lori lu on drums

Problems, how to get them, favorite songs to play, groupies, funky bar owners, etc. NO names of clubs, please.

Postby bluesrules » Fri May 26, 2006 8:36 pm

Hey lorilu,

Not sure what other advice I could give that you don't already know but here are a couple of things that I was told by mentors when I was growing up ( a looooooong time ago :shock: ) and it applies to all instruments.

1.) "Just think if you were to work at this like an 8 hour a day job how good you could become". He was referring to practicing/gigging that much. I still try to put in at least an hour a day. Drums are such a physical instrument that you need to work your muscles like any athlete would. Use it or loose it.

2.) The blues purists amongst us will not like this but I saw in another post where you would like to play full time. "You need to become proficient in as many styles of music as you possibly can to be a working musician." That was probably the single best piece of advice I was ever handed.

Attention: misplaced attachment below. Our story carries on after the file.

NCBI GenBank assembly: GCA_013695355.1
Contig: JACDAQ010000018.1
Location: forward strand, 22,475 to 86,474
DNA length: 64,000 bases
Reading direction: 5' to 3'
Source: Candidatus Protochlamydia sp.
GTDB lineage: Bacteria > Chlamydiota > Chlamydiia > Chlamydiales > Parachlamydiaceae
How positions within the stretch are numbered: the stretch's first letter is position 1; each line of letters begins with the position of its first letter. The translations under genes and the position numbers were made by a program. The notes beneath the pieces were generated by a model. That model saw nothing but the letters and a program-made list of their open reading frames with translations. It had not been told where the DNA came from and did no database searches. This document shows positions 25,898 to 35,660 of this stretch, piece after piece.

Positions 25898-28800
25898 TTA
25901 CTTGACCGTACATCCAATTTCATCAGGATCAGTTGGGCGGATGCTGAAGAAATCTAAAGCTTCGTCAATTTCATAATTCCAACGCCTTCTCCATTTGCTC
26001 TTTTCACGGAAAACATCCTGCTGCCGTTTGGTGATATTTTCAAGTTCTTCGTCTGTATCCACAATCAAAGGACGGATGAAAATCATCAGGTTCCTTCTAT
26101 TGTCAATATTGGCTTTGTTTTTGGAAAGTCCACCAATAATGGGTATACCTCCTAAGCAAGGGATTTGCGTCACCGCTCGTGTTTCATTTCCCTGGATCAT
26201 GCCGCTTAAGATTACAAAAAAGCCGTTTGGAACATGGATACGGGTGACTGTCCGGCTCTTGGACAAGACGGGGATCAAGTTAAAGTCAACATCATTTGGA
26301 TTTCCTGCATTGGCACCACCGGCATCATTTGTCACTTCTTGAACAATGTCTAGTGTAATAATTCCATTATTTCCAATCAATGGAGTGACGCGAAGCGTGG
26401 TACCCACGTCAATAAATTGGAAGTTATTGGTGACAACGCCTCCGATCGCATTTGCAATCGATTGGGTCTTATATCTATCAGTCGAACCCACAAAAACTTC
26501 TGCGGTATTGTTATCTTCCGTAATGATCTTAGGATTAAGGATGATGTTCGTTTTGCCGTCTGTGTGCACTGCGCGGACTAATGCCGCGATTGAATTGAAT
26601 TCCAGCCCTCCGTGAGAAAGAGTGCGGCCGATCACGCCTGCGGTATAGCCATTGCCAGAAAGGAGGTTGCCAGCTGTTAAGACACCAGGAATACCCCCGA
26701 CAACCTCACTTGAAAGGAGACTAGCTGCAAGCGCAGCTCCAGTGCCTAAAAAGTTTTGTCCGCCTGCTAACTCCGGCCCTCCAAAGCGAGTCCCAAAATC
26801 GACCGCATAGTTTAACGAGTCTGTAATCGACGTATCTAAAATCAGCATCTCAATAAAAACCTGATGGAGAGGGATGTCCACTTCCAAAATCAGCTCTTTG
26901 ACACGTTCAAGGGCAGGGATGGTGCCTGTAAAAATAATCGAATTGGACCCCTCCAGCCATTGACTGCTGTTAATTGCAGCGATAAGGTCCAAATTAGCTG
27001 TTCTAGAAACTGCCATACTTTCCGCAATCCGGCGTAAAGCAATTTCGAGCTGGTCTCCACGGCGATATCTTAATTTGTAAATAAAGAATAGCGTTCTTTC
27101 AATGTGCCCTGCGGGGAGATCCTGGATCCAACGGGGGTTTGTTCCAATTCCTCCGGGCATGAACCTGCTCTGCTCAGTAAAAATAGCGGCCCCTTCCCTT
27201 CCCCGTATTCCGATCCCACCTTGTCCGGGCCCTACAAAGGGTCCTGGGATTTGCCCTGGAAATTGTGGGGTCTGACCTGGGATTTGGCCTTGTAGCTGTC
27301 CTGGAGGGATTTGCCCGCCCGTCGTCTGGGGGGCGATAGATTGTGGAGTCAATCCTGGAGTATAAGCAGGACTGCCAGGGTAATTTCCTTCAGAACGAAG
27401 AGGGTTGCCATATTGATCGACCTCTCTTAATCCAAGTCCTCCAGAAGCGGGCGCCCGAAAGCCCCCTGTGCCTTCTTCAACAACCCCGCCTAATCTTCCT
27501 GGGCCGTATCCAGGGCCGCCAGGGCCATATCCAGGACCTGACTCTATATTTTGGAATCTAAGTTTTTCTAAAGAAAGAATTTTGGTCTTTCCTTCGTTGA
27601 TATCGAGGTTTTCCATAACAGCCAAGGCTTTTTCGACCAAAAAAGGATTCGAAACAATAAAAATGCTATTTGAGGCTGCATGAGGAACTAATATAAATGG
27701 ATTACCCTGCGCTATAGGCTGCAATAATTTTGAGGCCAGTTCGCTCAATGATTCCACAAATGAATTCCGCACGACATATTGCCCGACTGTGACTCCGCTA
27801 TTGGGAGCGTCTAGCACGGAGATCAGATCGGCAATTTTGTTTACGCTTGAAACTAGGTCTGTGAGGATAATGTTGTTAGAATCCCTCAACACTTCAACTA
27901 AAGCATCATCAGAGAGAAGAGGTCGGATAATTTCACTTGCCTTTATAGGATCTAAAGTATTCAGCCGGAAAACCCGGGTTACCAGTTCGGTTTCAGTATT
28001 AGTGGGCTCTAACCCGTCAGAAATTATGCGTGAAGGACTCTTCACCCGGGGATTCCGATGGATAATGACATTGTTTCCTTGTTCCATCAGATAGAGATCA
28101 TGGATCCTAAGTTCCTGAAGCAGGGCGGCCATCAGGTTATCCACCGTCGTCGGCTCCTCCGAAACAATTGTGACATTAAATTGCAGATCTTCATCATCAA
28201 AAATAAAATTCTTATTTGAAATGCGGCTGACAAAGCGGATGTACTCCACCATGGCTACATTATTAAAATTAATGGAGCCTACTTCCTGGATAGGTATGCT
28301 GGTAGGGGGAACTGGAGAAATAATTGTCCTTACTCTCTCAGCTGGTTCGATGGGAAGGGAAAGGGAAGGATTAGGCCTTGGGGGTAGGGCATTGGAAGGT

3.) It's also about relationships. You've got to be someone musicians like to hang with. Especially as drummers. We can't go it alone (unless we do clinics). Who wants to hear a 4 hour drum solo? Not even drummers would want that! :D

Like I said you probably already knew all that but if you have any specific questions please feel free ask. I'm more than happy to share what little I've picked up along the way.
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Postby lorilu » Fri May 26, 2006 10:27 pm

Thanks so much, Mark. I actually love the idea at becoming proficient at all kinds of music. I am not a purist about too many things except being honest and true to myself and others and living in the world in a positive way. I have been working somewhat at all kinds of music. Do you think it's possible to work and earn a living as a drummer? I love hanging out and talking and listening and playing music. That is not really the problem. I WILL move on when I don't like what's going on, though. It would be like a dream to work on this like a regular job. I don't start practice till night time - no matter what. I try to stay in physical shape and to keep up my chops. I would really love to devote a lot, lot more time to this.
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Postby lorilu » Fri May 26, 2006 10:29 pm